My remaining workflow issue is that with both calendars and contacts I used to use the USB sync to keep all calendars and contacts in sync between iPhone and Mac, and then Googles CalDAV to sync selected calendars and into Google Calendar (and selected contact groups via a third party Utility). Now I am relying on CalDAV for my syncing, I have to use Google to keep the Google calendars in sync between my iPhone and my Mac, because I also want that infomation on Google.  So I can't keep the iPhone and Mac in sync with each other when I've got no internet access.

  • Csound1 Level 8 Level 8 (42,355 points)

    Then why don't you answer his question?

  • snozdop Level 5 Level 5 (5,800 points)

    So your argument is that 3rd parties cannot be trusted

     

    Nope. Not only can you not read, you also make things up!! I never said "3rd parties cannot be trusted" - I said that based on the reviews of "Android Sync" it seems that particular product should not be trusted with your data.

     

    If 'native' syncing is really the best solution why are Apple removing thier native solution?

     

    They're not removing native syncing are they? They've just changed the method offered. Instead of offering local syncing via USB natively, they now offer syncing to the 'cloud' natively. Both methods are native to iOS - it's just that one has superceded the other - presumably because Apple believes it to be better.

  • snozdop Level 5 Level 5 (5,800 points)

    Just because something is "native" doesn't make it any better.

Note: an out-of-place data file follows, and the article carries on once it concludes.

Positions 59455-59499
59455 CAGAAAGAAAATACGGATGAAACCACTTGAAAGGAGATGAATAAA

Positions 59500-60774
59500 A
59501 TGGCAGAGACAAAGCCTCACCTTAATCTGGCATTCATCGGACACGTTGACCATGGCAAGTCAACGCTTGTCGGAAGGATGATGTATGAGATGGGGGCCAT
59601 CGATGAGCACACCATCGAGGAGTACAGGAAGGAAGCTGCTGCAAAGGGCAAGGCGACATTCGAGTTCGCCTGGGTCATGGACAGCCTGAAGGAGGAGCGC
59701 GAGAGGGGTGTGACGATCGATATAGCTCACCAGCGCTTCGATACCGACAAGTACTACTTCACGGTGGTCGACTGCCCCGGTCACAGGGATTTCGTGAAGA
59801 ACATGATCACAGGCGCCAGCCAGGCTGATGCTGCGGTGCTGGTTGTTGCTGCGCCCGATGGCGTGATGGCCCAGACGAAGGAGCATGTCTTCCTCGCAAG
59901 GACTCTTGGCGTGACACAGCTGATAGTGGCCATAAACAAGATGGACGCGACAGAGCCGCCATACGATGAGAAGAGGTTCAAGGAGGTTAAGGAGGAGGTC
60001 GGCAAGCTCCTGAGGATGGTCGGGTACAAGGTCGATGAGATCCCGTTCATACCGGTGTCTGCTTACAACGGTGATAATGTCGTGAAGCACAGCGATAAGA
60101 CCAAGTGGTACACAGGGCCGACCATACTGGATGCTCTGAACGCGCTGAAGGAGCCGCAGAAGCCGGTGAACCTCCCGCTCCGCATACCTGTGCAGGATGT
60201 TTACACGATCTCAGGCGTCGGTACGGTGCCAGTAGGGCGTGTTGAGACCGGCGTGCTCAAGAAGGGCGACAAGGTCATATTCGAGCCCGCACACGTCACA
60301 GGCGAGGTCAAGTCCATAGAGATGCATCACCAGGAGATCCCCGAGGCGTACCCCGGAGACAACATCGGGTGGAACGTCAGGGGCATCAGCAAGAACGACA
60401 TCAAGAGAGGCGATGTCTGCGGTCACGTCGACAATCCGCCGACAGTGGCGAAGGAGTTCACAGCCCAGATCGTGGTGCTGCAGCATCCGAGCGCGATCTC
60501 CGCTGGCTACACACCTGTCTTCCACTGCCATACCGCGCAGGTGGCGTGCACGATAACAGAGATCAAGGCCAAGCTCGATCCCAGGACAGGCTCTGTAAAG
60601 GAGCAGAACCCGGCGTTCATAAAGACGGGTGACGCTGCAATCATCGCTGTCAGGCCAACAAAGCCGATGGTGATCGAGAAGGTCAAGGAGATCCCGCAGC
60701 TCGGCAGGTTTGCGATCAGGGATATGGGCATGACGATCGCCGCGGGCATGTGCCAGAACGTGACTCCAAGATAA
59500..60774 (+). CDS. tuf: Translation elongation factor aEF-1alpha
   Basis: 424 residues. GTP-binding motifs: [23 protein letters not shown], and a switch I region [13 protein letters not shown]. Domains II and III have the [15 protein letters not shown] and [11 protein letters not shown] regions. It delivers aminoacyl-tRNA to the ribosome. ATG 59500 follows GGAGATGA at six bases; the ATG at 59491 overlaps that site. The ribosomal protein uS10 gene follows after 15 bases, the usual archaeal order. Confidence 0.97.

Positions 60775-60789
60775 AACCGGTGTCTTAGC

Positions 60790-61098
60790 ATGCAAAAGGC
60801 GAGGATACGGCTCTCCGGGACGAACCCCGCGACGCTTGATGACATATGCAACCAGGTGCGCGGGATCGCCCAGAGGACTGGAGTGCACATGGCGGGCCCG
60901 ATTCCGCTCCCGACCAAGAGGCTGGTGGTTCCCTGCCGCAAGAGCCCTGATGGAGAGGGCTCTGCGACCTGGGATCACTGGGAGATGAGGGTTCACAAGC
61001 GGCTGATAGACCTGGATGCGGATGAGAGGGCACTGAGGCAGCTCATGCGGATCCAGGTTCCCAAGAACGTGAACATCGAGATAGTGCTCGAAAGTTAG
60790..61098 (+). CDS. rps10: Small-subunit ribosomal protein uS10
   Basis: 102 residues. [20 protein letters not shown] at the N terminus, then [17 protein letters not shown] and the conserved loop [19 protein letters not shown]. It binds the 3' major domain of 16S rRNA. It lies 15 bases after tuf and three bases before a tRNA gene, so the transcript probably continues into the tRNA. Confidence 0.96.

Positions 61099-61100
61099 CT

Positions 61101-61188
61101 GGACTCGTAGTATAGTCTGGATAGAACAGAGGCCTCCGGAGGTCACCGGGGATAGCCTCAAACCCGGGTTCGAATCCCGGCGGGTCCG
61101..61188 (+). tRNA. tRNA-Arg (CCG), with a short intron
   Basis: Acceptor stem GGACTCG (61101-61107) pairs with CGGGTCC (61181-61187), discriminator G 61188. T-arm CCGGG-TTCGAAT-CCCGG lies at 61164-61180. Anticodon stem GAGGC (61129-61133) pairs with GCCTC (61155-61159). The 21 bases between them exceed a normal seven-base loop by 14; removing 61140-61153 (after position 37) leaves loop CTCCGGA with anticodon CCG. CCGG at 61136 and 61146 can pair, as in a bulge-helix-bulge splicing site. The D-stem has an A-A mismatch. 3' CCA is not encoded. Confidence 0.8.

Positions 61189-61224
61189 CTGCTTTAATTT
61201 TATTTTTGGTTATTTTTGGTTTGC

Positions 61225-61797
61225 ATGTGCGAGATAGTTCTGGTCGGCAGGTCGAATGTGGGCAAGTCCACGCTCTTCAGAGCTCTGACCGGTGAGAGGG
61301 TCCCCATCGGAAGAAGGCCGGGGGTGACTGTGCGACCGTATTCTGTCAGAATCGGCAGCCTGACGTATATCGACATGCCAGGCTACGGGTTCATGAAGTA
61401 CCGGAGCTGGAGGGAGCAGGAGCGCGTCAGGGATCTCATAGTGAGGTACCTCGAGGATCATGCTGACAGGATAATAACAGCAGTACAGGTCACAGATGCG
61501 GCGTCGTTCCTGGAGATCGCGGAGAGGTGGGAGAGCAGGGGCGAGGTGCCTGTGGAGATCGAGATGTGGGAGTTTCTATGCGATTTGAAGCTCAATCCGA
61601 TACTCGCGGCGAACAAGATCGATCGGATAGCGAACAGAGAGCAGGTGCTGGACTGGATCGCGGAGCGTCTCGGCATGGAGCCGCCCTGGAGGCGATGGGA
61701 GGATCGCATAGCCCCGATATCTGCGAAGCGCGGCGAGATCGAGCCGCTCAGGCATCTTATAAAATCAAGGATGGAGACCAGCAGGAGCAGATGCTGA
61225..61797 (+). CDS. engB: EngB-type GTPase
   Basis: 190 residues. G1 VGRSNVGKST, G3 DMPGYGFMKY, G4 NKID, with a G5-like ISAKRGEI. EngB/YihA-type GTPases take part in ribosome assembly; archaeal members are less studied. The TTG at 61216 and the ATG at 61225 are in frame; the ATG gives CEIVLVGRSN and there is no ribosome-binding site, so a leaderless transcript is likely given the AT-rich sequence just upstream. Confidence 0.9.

That's true in many cases - but in a such a closed environment as iOS, the developer of the OS has access to private API's and has a much deeper understanding of how things work than any third-party developer ever will.

     

    Fact of the matter is, Apple can do things with iOS that no third-party developer ever can. Nobody else can offer such deep integration with iOS as Apple does with iCloud for instance. Every potential third-party solution is entirely dependent on the public API's Apple makes available to developers and the submission rules of the AppStore.

     

    There are so many restrictions on third-party developers on iOS that I'm not even sure a third-party USB sync solution is even possible without j@ilbreaking. A quick browse of the iOS Developer Documentation doesn't reveal any public API's for communicating over the USB port.

     

    Plus, since iCloud is external, I don't even consider it a native method of synching.

     

    iCloud is very deeply integrated into iOS (and OS X). There is nothing to install and there are numerous iCloud API's built-in to iOS. You can't get much more native than that...